Country Music Duos
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Brooks & Dunn, Ray Stevens and Jerry Bradley Named 2019 Country Music Hall of Fame Inductees

The 2019 Country Music Hall of Fame inductees were announced today (March 18). Brooks & DunnRay Stevens and Jerry Bradley have been named the newest inductees.

The 2019 class was announced during a special ceremony at the Country Music Hall of Fame in Nashville. Reba McEntire was originally scheduled to make the announcement but had to cancel due to an illness. Bill Cody, a Grand Ole Opry announcer and host of WSM's "Coffee, Country and Cody" was on hand to announce the inductees.

Brooks & Dunn will be inducted into the Modern Era Artist Category. The superstar country duo, made up of Kix Brooks and Ronnie Dunn, released their debut album Brand New Man in 1991. The album spawned multiple  No. 1 hits, including "My Next Broken Heart," "Neon Moon," "Boot Scootin' Boogie" and the title track. The duo was originally formed through the suggestion of music executive Tim DuBois who noticed the two men struggling with their individual solo careers. As a duo, Brooks & Dunn would go on to become one of the most celebrated acts in country music history. Brooks & Dunn will release their new album Reboot, which features the duo performing their biggest hits with contemporary country artists, on April 5.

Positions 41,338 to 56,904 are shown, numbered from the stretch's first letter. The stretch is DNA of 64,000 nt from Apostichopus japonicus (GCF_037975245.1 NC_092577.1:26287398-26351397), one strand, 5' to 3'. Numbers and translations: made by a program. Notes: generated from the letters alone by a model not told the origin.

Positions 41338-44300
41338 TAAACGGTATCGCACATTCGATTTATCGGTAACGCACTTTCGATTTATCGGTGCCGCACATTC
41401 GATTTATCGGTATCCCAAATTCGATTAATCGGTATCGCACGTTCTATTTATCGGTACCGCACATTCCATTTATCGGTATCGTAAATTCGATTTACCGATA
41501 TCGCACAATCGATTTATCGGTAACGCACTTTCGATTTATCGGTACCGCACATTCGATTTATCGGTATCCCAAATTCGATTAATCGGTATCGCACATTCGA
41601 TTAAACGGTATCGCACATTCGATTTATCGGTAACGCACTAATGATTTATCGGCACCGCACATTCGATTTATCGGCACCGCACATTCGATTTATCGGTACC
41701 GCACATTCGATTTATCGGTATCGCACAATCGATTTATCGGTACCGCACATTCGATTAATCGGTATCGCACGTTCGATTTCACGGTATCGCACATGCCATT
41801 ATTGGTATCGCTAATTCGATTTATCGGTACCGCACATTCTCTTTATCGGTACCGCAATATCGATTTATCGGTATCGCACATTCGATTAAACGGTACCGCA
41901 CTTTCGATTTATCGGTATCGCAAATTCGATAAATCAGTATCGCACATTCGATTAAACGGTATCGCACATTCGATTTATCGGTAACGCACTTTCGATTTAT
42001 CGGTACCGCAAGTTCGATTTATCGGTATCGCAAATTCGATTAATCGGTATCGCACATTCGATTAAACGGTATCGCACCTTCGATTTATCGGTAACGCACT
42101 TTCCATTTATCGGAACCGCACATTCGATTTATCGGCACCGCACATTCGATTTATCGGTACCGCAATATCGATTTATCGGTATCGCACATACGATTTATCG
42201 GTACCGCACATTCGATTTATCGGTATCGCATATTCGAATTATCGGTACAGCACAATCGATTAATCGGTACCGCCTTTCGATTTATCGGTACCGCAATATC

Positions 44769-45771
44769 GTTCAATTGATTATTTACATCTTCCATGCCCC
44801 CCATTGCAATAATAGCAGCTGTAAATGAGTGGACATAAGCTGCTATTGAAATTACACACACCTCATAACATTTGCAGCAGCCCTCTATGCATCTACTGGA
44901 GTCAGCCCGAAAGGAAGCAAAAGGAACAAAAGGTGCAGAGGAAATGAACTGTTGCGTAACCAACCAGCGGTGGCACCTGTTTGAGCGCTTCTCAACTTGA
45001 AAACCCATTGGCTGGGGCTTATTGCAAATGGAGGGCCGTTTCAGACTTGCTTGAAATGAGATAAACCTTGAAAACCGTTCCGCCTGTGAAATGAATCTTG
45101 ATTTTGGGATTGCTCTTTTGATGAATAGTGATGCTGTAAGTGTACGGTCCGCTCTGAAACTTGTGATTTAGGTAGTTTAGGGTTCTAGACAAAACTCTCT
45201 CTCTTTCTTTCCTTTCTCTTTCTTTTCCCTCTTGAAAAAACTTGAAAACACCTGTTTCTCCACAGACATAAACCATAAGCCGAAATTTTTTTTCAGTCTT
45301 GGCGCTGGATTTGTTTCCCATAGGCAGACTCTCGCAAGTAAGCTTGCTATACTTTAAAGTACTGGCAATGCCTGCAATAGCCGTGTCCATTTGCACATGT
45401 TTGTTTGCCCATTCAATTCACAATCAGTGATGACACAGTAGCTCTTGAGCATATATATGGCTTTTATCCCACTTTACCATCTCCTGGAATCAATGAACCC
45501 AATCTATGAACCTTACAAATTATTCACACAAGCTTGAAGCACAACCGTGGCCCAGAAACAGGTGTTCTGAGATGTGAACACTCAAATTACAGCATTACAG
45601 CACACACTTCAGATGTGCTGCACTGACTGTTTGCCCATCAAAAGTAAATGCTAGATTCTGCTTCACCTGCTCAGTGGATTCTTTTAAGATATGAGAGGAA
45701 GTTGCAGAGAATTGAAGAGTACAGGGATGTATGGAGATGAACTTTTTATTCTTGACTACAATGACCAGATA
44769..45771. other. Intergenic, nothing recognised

Read More: How Brooks and Dunn's 'Boot Scootin' Boogie' Made Line Dancing Cool Again

Ray Stevens will be inducted into the Veterans Era Artist category. Stevens moved to Nashville in the 1960s. In 1968, while working at Monument Records, Stevens produced early tracks for Dolly Parton. The following year, he had a top 10 country hit with "Gitarzan." In 1974, Stevens released his smash comedy song "The Streak," which sold 5 million albums. Over his lengthy career, Stevens has remained one of the most respected artists in the genre, working as a singer, producer, songwriter and record label owner.

Jerry Bradley, the son of legendary producer Owen Bradley and the nephew of iconic session player Harold Bradley, will be inducted in the non-performer category. Bradley served as the head of RCA Nashville from 1973 to 1982.

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